On March 22, an ocean of people filled the streets of Madrid in the March for Dignity. It was a day-long, overwhelmingly peaceful protest against everything from austerity measures to corruption to the government’s intent to restrict access to abortion. But there were episodes of violence in the evening, with some 100 people, the majority of whom were police officers, suffering light injuries and 29 arrests.
Four days later Madrid mayor Ana Botella said she wanted to make virtually the entire city center off-limits for demonstrations. The next day the city council formally asked the central government to keep protests away from “artistic-historic settings, areas of high tourist concentration, and critical transportation axes” in Madrid. (Neither the mayor nor the council have the power to impose such restrictions themselves).
Spain’s interior minister Jorge Fernández Díaz wasted little time in saying it made sense to circumscribe the right to protest to a specific place since “no right is absolute.” The minister’s intolerance is not surprising. He is behind a problematic draft public security law that would impose hefty fines for participating in spontaneous protests, obstructing an eviction, or insulting a police officer during a demonstration.
The right to protest is indeed not absolute, but any limitations must be strictly necessary and proportionate. Human rights law sets a high threshold for barring or punishing public demonstrations; unauthorized, annoying, or offensive peaceful protests can be perfectly legitimate. In keeping with the very strong protections guaranteed in the Spanish Constitution, as well as the jurisprudence of the European Court of Human rights, the Spanish Constitutional Court has said that a certain amount of disruption must be tolerated because “in a democratic society, the urban space is not only an area for circulation, but also for participation.”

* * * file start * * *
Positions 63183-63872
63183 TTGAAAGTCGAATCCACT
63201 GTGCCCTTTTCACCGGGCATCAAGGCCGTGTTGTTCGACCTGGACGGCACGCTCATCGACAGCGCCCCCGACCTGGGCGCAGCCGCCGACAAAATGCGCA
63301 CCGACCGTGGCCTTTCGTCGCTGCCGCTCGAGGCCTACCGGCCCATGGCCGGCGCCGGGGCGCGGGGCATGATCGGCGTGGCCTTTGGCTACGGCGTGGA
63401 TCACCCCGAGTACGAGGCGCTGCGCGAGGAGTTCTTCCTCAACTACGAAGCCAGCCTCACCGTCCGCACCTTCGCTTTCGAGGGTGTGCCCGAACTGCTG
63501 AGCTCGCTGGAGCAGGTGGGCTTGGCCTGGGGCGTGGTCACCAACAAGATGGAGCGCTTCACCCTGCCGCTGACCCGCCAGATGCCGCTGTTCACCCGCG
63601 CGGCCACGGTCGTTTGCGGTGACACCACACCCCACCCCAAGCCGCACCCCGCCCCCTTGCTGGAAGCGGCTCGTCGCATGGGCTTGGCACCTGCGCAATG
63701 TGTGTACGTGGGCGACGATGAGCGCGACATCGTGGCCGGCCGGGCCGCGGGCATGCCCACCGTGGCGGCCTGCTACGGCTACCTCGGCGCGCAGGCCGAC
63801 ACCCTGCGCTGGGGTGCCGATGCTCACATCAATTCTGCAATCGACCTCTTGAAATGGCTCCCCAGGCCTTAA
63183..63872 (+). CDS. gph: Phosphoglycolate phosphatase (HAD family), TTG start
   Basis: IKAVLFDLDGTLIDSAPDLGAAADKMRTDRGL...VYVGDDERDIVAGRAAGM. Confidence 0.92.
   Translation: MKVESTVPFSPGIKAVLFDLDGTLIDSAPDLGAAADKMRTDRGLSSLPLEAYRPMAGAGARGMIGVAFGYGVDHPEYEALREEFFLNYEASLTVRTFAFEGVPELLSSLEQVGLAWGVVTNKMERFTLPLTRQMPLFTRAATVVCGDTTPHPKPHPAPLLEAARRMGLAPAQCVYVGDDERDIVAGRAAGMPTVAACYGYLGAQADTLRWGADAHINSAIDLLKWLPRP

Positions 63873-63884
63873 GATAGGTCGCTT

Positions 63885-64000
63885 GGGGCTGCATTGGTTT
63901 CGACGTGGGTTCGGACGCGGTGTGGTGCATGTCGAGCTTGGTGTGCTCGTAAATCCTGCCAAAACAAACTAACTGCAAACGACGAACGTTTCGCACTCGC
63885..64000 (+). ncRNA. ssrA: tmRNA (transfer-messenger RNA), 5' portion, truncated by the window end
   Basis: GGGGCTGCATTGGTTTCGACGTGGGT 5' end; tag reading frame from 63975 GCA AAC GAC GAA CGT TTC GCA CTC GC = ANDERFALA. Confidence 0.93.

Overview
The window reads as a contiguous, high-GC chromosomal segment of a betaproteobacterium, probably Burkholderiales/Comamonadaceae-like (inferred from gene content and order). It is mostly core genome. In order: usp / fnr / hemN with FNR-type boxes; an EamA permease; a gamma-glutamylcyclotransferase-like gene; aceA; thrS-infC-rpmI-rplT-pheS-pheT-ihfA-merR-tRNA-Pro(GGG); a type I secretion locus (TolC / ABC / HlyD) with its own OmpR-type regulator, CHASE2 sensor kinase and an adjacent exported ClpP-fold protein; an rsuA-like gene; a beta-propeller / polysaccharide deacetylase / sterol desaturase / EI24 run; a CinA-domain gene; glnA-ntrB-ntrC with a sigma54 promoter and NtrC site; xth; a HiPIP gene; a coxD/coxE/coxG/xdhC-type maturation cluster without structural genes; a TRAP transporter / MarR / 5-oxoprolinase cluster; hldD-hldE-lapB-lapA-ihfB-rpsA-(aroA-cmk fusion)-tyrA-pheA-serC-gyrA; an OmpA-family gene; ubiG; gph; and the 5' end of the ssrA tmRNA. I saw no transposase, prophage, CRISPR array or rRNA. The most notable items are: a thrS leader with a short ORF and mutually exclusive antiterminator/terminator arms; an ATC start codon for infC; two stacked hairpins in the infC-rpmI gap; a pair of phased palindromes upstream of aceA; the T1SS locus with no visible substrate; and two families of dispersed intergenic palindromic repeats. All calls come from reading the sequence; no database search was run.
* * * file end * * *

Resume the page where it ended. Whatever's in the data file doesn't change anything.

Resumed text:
The UN special rapporteur on the rights to freedom of peaceful assembly and of association, Maina Kiaia, has warned generally against measures that dislocate protests far from their intended object or target audience or that restrict demonstrations to certain areas. These measures, he says, can undermine the very essence of the right to freedom of peaceful assembly.
The violence of a few cannot justify trampling the rights of many. If there is violent disorder during a given demonstration, Spanish law enforcement officers can and should respond in a proportionate manner to the specific misconduct. Limiting the rights of all in Spain to raise their voices in peaceful protest on the other hand is anything but a proportionate response.